November 3, 2023 • Jordan A. Fishman, W. Baker Gerwig, IV
Category: Legal Updates
The National Labor Relations Board (NLRB) has implemented a final rule effective December 26, 2023, which broadens the criteria for determining “joint employer” status under the National Labor Relations Act (NLRA). This rule reinstates the broader Obama-era interpretation of joint employer by emphasizing the importance of an employer’s potential control over the essential terms of employment, regardless of whether this control is actually exercised.
Under the new standard, an entity can be deemed a joint employer if it has authority to control at least one essential term, “whether or not such control is exercised, and without regard to whether any such exercise of control is direct or indirect, such as through an intermediary.” The Board will consider the following “essential” employment terms when determining joint employer status:
(1) wages, benefits, and other compensation;
(2) hours of work and scheduling;
(3) the assignment of duties to be performed;
(4) the supervision of the performance of duties;
(5) work rules and directions governing the manner, means, and methods of the performance of duties and the grounds for discipline;
(6) the tenure of employment, including hiring and discharge; and
(7) working conditions related to the safety and health of employees.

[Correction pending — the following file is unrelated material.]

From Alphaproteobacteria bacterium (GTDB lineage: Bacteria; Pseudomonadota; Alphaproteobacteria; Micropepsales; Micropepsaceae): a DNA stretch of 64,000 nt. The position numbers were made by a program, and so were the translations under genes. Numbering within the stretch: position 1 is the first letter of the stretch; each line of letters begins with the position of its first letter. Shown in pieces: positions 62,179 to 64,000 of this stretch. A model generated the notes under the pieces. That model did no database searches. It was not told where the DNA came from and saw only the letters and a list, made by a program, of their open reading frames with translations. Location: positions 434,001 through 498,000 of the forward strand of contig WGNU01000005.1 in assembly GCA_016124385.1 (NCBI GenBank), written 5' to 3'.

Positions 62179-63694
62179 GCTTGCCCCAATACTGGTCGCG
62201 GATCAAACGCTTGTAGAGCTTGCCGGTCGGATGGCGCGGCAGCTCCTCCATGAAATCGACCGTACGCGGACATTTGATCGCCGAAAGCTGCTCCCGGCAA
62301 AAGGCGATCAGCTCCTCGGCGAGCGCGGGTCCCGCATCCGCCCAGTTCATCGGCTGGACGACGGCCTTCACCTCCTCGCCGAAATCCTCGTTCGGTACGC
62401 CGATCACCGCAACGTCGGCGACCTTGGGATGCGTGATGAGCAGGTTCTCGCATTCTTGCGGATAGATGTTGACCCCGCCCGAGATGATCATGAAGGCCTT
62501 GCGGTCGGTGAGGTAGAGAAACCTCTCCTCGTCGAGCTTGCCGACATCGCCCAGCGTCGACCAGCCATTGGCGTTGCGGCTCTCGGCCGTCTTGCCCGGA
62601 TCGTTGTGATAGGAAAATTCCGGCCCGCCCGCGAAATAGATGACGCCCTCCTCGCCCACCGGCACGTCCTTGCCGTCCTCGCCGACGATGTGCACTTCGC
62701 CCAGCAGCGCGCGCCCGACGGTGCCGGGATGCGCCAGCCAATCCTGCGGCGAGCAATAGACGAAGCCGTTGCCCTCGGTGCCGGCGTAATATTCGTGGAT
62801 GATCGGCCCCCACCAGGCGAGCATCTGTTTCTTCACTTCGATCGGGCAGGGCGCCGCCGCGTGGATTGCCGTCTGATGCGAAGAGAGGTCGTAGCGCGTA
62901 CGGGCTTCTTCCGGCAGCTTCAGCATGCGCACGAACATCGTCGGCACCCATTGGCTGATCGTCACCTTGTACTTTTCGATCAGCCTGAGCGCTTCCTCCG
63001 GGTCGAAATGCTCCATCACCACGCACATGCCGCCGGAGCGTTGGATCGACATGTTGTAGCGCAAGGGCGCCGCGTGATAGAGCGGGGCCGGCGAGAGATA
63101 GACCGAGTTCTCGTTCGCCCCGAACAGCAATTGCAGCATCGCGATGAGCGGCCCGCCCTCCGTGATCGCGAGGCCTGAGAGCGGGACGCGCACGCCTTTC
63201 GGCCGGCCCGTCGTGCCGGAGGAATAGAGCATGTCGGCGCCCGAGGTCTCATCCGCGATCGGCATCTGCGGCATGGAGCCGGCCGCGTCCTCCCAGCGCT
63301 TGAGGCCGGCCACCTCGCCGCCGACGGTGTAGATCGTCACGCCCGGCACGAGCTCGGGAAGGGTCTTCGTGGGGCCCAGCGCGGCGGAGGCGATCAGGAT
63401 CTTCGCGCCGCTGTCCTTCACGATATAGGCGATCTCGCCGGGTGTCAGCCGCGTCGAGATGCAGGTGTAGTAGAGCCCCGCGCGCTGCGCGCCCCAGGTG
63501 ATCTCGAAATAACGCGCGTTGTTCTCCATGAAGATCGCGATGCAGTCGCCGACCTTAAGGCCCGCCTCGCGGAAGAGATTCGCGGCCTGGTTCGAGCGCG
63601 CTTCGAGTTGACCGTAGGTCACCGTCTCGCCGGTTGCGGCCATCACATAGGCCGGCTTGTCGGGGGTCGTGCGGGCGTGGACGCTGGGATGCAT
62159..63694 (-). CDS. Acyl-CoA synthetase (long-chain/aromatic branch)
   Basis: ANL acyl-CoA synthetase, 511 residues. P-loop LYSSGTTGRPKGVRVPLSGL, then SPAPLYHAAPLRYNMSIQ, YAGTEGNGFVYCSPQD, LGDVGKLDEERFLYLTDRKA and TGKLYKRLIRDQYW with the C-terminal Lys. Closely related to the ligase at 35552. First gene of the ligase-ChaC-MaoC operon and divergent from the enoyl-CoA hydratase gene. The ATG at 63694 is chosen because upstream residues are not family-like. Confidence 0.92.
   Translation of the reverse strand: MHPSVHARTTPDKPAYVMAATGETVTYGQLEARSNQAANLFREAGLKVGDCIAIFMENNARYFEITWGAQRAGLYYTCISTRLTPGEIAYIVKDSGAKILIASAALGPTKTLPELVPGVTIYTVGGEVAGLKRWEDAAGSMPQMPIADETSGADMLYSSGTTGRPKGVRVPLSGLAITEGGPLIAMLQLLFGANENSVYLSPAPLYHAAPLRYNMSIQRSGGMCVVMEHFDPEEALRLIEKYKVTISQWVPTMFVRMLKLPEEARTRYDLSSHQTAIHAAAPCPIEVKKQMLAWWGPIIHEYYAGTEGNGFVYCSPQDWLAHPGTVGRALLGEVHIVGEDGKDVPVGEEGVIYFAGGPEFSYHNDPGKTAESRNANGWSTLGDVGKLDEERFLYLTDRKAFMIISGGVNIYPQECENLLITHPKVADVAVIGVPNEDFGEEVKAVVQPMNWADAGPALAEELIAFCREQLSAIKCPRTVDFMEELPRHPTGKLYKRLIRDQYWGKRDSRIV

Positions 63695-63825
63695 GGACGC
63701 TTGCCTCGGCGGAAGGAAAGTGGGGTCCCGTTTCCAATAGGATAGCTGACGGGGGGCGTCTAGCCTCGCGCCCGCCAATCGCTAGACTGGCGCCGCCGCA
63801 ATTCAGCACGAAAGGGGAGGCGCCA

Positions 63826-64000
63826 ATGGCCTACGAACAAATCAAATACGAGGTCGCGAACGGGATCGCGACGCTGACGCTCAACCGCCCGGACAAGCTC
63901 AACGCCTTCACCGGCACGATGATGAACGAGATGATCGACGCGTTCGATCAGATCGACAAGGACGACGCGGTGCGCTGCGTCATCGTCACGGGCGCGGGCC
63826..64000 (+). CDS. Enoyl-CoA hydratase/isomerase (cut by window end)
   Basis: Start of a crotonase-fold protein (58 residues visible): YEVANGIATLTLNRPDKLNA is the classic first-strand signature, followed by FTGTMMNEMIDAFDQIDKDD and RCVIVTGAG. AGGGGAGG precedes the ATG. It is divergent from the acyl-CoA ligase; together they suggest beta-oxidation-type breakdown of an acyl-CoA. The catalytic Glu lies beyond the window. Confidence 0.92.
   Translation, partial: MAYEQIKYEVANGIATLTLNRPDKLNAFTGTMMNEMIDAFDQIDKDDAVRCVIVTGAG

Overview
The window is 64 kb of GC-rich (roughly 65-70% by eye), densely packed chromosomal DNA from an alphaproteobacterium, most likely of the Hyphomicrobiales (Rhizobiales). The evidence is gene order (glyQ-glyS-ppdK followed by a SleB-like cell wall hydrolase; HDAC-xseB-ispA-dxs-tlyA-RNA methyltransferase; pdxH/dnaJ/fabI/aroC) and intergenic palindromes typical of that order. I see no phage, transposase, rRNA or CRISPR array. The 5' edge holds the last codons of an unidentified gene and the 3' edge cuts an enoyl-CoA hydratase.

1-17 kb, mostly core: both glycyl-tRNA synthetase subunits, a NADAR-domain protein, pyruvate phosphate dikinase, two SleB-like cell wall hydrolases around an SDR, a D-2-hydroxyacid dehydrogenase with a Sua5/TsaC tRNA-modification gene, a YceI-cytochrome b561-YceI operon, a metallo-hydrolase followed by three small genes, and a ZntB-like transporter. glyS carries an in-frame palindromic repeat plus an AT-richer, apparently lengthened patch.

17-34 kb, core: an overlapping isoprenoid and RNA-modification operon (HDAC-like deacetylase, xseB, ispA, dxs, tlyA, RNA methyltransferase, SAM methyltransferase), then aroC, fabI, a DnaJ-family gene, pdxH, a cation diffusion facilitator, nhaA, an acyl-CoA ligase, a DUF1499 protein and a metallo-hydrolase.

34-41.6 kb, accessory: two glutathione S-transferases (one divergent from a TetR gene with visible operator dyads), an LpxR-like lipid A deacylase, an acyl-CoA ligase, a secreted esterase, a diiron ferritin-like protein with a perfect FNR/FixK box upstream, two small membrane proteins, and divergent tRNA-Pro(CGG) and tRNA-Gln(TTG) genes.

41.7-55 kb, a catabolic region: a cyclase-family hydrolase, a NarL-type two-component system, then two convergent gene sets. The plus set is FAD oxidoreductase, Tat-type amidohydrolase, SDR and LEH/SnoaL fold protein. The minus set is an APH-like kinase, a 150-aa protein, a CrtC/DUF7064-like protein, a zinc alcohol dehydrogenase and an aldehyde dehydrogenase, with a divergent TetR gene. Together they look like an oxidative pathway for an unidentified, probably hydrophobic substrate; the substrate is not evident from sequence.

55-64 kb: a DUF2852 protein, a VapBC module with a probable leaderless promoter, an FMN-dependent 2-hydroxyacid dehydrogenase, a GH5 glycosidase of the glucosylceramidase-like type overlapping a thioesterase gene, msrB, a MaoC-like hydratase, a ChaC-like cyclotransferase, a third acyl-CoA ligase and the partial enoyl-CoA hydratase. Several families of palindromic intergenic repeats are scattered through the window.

This new standard is a meaningful departure from the former rule in that it eliminates the requirement for “substantial direct and immediate control” over one of more essential terms of employment. Now, the mere possession of such authority, alone, is sufficient to find joint employer status. Although the NLRB will still evaluate joint-employer status on a case-by-case basis, the implementation of this new standard could have serious consequences for businesses that were already edging toward a joint employment relationship. The common hospitality industry practices of using staffing agencies for certain positions, such as housekeeping, and of outsourcing entire departments to third party contractors, will be implicated by this change. Additionally, the relaxed standard may lead to third parties being involved in collective bargaining, introducing another element to the already intricate process. Employers should also note that, though this development is currently limited to the NLRB which enforces the NLRA, joint employment standards pertaining to other laws will likely be impacted by the trend towards expanding the definition of joint employment. Relationships with all third-party workers should be assessed against the new standard to determine whether the NLRB could find a joint employment relationship. As always, Stokes Wagner attorneys are available to perform these analyses and provide advice about prospective strategies.
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THIS DOCUMENT PROVIDES A GENERAL SUMMARY AND IS FOR INFORMATIONAL/EDUCATIONAL PURPOSES ONLY. IT IS NOT INTENDED TO BE COMPREHENSIVE, NOR DOES IT CONSTITUTE LEGAL ADVICE. PLEASE CONSULT WITH COUNSEL BEFORE TAKING OR REFRAINING FROM TAKING ANY ACTION.